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Author Topic: Is joule thief circuit gets overunity?  (Read 497096 times)

Offline ltseung888

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Re: Is joule thief circuit gets overunity?
« Reply #990 on: June 05, 2013, 12:32:57 AM »
@Lawrence: I have received your JT boards in the mail, and as soon as I get a chance I will run some power measurements on your boards and post the results here in this thread, if you like. Other than basic power efficiency tests at say an input power supply voltage of 0.5V, are there any other specific tests you would like me to run on the JT boards you sent me? I can also run comparison power measurement tests with a super capacitor as the input power source, and with a battery as the input power source, to compare results.

Edit:
A quick preliminary test on board #'s 118 and 119 (with the DC offset on my scope channels first checked for calibration) shows no zero crossing on the input current waveform, as would be expected. The waveform shapes appear to be pretty close to what I see on my JT circuit, with one difference being that Lawrence's boards run at a lower frequency than my JT board. I will run full power measurement tests on these boards as soon as I get a chance.
@Void,
 
Great.  We can do similar experiments.  The first one I would like to check is the occurrance of the Spikes - possibly due to "electrosmog".
 
Try to capture the waveforms in your standard environment.  Then repeat with the Board close to a "noisy" environment - next to some electrical appliance such as PC, TV, washing machines etc.  Check whether you can detect any spikes.  We can use TK's video or the wireless JT circuits as a guide to produce "electrosmog" if needed.  Check whether such spikes cross 0 ref line.

Free Energy | searching for free energy and discussing free energy

Re: Is joule thief circuit gets overunity?
« Reply #990 on: June 05, 2013, 12:32:57 AM »

Offline profitis

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Re: Is joule thief circuit gets overunity?
« Reply #991 on: June 05, 2013, 02:11:21 AM »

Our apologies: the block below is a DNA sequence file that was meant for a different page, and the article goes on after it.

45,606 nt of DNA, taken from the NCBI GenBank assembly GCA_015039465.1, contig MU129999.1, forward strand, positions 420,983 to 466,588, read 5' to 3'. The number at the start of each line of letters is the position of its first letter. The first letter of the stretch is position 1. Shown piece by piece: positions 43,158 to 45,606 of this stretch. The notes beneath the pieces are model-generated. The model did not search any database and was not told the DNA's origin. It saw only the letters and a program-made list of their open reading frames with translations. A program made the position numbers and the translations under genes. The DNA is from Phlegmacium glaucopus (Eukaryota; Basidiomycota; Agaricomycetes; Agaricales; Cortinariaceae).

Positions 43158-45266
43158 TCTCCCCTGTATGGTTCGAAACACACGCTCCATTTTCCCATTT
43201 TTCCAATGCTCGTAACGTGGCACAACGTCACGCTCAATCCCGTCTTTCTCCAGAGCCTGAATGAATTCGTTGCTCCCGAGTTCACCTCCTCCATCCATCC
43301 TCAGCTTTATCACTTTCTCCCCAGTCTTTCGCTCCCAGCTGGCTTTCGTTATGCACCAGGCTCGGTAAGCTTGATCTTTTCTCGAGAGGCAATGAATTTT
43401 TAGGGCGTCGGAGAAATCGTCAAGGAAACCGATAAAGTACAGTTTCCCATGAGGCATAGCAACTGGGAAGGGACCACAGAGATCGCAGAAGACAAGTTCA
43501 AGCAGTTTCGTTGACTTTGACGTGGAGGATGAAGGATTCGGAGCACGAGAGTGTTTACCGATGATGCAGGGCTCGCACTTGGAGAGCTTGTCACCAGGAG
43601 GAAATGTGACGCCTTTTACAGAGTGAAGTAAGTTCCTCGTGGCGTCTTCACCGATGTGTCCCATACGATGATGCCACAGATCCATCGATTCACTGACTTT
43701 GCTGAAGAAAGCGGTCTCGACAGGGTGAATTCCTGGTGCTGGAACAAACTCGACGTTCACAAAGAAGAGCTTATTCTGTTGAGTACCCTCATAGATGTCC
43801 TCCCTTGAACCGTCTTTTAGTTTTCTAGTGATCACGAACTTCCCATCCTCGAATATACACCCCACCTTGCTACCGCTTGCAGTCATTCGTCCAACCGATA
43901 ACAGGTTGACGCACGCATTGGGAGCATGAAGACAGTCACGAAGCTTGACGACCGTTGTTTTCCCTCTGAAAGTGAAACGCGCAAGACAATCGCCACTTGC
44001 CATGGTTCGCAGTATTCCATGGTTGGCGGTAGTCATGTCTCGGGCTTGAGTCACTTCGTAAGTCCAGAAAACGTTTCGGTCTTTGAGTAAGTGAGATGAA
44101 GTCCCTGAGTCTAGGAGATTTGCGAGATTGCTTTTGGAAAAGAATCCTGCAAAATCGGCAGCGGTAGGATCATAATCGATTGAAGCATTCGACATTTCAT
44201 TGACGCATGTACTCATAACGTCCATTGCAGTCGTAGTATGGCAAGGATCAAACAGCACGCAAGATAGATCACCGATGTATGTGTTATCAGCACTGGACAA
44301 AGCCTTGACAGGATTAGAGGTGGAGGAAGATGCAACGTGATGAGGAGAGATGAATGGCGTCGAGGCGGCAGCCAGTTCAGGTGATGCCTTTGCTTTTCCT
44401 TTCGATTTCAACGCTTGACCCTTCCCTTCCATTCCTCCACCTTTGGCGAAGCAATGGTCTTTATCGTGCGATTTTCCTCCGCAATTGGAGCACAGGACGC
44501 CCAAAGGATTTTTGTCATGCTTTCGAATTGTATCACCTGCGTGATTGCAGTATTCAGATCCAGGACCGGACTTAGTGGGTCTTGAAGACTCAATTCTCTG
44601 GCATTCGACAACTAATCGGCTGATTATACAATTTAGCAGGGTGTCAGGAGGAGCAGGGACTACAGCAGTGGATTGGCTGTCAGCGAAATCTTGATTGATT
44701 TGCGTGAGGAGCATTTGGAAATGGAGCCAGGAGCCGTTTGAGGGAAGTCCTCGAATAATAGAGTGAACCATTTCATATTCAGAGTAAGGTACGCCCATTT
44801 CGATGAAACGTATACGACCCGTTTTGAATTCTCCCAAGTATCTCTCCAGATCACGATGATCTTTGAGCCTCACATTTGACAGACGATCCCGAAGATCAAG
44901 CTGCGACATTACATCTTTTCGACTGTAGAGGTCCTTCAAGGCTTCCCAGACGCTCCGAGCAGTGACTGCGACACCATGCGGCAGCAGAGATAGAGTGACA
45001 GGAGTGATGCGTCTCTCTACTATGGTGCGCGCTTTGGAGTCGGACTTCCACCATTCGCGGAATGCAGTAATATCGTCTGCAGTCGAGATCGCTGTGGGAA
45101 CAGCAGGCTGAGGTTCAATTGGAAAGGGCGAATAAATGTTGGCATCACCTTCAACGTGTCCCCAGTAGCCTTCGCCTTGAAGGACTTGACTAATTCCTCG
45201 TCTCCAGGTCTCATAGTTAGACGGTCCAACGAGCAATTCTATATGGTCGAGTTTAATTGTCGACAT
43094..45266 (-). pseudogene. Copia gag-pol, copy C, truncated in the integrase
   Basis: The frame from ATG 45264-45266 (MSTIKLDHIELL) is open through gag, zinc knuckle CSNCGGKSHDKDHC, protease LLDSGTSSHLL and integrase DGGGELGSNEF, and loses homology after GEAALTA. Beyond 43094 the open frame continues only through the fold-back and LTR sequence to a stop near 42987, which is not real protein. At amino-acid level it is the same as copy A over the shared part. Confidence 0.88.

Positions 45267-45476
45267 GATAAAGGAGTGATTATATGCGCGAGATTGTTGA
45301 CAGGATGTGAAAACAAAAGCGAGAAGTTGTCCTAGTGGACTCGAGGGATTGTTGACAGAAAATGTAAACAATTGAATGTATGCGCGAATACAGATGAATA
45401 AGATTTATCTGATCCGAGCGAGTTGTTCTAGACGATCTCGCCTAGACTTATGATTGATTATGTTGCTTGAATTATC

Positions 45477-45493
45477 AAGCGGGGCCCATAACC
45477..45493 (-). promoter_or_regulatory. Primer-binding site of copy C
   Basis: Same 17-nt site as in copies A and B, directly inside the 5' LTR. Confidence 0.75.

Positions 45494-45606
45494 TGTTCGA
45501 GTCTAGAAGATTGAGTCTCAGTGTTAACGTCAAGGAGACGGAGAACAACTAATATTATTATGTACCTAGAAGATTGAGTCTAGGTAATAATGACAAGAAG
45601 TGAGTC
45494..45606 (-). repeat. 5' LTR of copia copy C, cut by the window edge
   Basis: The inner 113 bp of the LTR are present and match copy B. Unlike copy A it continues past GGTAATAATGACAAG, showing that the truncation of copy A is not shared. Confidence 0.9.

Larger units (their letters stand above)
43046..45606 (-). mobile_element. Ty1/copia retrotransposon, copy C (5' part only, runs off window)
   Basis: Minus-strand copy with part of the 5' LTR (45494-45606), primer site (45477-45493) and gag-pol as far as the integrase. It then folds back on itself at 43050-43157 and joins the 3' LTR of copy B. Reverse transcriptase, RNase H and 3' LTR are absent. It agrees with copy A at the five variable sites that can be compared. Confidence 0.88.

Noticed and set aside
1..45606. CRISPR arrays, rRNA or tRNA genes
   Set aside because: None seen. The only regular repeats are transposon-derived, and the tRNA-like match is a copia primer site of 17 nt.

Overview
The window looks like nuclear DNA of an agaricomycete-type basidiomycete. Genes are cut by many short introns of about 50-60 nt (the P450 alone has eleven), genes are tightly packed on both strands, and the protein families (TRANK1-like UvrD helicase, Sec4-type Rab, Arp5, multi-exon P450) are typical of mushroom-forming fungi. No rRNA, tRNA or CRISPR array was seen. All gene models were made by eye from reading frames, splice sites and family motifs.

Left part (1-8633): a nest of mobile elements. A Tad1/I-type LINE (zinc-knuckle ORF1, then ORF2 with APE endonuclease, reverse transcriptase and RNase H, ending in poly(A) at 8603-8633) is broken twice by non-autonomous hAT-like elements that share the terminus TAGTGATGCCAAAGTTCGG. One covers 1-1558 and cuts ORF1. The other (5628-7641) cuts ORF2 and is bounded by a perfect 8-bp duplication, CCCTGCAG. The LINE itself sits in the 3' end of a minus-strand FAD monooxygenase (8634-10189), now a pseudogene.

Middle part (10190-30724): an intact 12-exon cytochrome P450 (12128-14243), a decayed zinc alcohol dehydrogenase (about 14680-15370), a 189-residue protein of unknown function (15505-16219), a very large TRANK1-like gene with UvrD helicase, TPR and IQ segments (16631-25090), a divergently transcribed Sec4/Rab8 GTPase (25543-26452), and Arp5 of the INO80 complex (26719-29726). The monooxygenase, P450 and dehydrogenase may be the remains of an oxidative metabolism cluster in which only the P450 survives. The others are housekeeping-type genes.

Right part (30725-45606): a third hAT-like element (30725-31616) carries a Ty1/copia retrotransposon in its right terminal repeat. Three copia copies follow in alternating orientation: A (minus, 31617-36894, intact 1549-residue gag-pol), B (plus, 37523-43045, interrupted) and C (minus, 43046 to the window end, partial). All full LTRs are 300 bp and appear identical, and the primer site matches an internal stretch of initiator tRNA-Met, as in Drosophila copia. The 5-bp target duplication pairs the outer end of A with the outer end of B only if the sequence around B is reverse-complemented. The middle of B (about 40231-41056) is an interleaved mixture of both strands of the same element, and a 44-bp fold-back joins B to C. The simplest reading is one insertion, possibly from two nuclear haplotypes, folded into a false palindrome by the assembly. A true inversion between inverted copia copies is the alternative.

where is that guy now, tinselkoala?yoohooo,yo bro

Offline Void

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Re: Is joule thief circuit gets overunity?
« Reply #992 on: June 05, 2013, 03:56:13 AM »
@Lawrence: Here are my power measurements for your JT Board # 119.
For the same input voltage (0.5VDC) using my regulated power supply, your JT board runs at a much lower frequency than my board (most probably mainly due to the different type of toroid you are using), and your board also has higher input and output currents than my JT board at the same input voltage. The switching spikes on the input voltage waveform on your board are sharper with a higher amplitude, and with less ringing than I get with my JT circuit.
The efficiency measured to be pretty close to my JT board at the same input voltage however.
Do you want to see these same type of measurements for the other boards you sent me as well?

Input Voltage:  500mV
Input Power:  5.282mW
Output Power:  3.779mW
Efficiency:  71.54%

I am attaching the scope screen shots below.
Yellow traces are the voltage waveforms, and blue traces are the current waveforms.
I am also attaching the Excel spreadsheet files showing the data samples and the resulting power calculations.
-- void --

Free Energy | searching for free energy and discussing free energy

Re: Is joule thief circuit gets overunity?
« Reply #992 on: June 05, 2013, 03:56:13 AM »
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Offline TinselKoala

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Re: Is joule thief circuit gets overunity?
« Reply #993 on: June 05, 2013, 04:35:47 AM »
where is that guy now, tinselkoala?yoohooo,yo bro
This is OT and I don't want to hijack the thread... but sorry, I got a null result on your experiment. I couldn't detect any current through the Fluke ammeter. The moving coil meter was too unstable and responded to electrostatic field from my hands.

Offline bryanwizard

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Re: Is joule thief circuit gets overunity?
« Reply #994 on: June 05, 2013, 04:45:49 AM »
Yep. But if your input power is free, and would be wasted if you didn't harvest it somehow.... that's good, right? And even 80 percent is pretty good if your input power is free, because...well... your input power was free. If it really is, that is. Maybe a "forever light" needs a chemical bias source that remains at 0.45 volts in order to be able to continue to harvest electrosmog for long periods of time or something, and the chemical source's voltage need not be depleted, as long as the power through the system is coming from the electrosmog.